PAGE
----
On the other hand, the Marquis de Lafayette saw a golden opportunity in American involvement. Lafayette’s plans were a combination of political idealism and personal ambition. He was in communication with the Patriots and gave them the impression that he could help. Lafayette also angled to become commander of the Patriot forces. Some French officials knew of Lafayette’s activities but took no part. In his letters to American statesmen, the former Continental Army general lurched between grandiose schemes dependent on some level of American participation, and the hard reality that Americans would prefer to stay out of Europe’s wars. “I have been thinking what our trans-Atlantic community ought to do, in case there is a war,” he wrote to Adams. Lafayette advocated a “friendly, helping neutrality” rather than open participation. He also believed an Anglo—French war the proper moment to demand the British evacuate the northwestern forts. Lafayette sketched out s similar plan to Alexander Hamilton. Lafayette preferred a direct American involvement, but did not “think it Consistent with Her interest.” Again, he proposed a neutrality which “would be Useful to France, profitable to the United States, and perfectly safe on the footing of the treaties.” If the British forced the United States into a war, Lafayette hoped “it would be But for the last Campaign, time enough to Occupy Canada and Newfoundland.” The biggest obstacle to American neutrality, Lafayette explained to Washington, was the mutual guarantee of American territory in the 1778 treaty. Lafayette believed “France Must Be induced not to insist upon a litteral Compliance with this point,” while at the same time France had full use of American ports.[2]

In some ways, French discussions mirrored the debate taking place among Americans. As Americans wrestled with the question of their place in the world, the French also tried to figure out where the United States fit into their plans. In Lafayette’s case, some plans were grander than others. The debate also demonstrates how dividing lines can obscure as much as they illuminate. Much of the consideration of American neutrality in 1787, on both sides of the Atlantic, foreshadowed the decisions of 1793. Plus ça change, plus c’est la même chose.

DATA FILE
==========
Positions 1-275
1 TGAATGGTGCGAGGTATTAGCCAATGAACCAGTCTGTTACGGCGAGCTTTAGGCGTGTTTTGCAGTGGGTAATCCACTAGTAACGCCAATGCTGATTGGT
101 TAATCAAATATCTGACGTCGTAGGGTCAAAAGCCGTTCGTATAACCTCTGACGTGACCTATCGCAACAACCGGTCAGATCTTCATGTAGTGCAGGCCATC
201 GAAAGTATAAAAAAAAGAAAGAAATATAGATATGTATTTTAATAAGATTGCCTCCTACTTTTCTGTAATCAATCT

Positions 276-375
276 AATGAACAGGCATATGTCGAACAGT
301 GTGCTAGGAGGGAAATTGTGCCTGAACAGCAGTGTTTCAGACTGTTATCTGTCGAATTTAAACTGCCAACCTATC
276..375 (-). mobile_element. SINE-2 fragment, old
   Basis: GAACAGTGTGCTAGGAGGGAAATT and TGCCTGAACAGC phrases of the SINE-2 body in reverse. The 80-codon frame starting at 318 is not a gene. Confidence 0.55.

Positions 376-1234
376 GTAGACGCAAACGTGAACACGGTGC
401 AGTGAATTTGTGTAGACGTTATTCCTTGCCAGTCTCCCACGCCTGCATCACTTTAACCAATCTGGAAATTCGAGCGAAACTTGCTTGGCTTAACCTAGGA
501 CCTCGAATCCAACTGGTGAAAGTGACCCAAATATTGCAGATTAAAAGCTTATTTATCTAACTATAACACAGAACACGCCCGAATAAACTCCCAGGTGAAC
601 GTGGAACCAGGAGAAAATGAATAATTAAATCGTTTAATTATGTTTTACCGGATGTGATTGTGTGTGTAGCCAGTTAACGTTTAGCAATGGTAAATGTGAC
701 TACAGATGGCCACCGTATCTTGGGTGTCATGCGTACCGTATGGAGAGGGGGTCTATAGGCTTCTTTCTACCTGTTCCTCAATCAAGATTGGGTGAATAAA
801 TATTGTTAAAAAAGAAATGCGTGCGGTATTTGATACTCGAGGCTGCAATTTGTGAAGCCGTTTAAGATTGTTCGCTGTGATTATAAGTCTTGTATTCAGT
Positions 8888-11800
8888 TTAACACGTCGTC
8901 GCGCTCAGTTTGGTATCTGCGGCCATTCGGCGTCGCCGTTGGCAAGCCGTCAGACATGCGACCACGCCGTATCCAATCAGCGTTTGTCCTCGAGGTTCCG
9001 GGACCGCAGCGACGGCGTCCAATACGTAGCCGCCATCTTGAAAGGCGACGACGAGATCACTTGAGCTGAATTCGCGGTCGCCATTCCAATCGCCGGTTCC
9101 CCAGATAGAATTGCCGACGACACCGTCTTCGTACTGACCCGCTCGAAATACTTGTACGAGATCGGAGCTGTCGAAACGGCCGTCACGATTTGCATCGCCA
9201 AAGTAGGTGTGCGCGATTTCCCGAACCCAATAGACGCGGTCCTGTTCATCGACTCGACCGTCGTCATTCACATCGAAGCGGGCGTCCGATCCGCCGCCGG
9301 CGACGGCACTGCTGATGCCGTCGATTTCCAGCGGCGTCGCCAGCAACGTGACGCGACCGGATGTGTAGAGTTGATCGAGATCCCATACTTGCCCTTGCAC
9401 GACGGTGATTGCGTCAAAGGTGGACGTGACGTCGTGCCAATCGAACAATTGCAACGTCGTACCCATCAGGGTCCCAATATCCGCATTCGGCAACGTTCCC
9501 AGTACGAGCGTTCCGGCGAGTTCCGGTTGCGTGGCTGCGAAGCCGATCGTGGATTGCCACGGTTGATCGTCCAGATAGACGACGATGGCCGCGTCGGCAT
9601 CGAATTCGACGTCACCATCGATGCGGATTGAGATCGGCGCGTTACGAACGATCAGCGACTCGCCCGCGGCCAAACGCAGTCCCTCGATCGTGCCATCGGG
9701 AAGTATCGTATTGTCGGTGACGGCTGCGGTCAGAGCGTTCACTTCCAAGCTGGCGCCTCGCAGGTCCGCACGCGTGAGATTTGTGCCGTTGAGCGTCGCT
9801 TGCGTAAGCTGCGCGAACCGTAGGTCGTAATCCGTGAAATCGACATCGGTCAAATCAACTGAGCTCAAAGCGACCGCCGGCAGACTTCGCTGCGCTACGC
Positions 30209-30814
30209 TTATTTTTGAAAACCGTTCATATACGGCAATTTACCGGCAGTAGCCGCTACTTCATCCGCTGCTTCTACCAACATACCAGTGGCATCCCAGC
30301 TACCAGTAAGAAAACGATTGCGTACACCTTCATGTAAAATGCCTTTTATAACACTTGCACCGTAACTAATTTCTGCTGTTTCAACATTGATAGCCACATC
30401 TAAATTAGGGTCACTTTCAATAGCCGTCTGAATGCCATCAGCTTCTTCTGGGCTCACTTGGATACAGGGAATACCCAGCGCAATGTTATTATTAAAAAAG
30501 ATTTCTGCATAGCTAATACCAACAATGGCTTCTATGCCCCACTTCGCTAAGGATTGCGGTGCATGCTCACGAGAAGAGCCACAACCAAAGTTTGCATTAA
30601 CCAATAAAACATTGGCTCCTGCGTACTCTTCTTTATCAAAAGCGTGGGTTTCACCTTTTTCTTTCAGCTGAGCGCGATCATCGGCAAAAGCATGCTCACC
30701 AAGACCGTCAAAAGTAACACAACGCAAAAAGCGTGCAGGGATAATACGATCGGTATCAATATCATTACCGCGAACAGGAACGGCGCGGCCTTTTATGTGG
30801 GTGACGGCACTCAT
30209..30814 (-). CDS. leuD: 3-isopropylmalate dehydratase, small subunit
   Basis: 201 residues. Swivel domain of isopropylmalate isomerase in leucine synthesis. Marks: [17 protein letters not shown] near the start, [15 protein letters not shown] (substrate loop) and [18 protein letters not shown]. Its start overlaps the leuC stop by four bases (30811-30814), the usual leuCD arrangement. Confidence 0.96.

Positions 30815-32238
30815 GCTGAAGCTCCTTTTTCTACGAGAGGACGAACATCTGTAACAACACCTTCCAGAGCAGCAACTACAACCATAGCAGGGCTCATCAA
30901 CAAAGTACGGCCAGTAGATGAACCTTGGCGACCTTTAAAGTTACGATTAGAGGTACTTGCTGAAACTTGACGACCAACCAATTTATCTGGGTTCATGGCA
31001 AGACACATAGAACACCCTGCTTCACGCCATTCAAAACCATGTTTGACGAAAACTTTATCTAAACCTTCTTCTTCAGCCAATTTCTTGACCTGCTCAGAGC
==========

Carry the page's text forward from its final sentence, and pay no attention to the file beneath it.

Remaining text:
[1] Louis XVI to the Comte de Moustier, Oct. 10, 1787, in The Emerging Nation: A Documentary History of the Foreign Relations of the United States under the Articles of Confederation, 1780–1789,  ed. Mary A. Guinta, et al. (3 vols., Washington, DC,, 1996), 3: 622–23; Montmorin to Moustier, Oct. 13, 1787, ibid., 3: 629; Chevalier de la Luzerne to George Washington, c. Sept. 1787, in George Washington, The Papers of George Washington: Confederation Series, ed., W. W. Abbot and Dorothy Twohig, et al. (6 vols., Charlottesville, VA, 1992–1997), 5: 349; Orville T. Murphy, The Diplomatic Retreat of France and Public Opinion on the Eve of the French Revolution, 1783–1789 (Washington, DC, 1998), 112–13.

[2] Lafayette to John Adams, Oct, 12, 1787, in John Adams, The Works of John Adams, Ed. Charles Francis Adams (10 vols., Boston, 1850––56), 8:457; Lafayette to Alexander Hamilton, Oct. 15, 1787, in Alexander Hamilton, The Papers of Alexander Hamilton, ed. Harold C. Syrett, et al. (27 vols., New York, 1961––87), 4: 282; Lafayette to Washington, Oct, 9, 1787, in PGW: Confederation, 5: 362; Murphy, Diplomatic Retreat of France, 91; Louis Gottschalk, Lafayette Between the American and French Revolutions (1782–1789) (Chicago, 1950), 340––41.

8 June 2020

About the Author

Robert W. Smith is assistant professor of history at Worcester State University.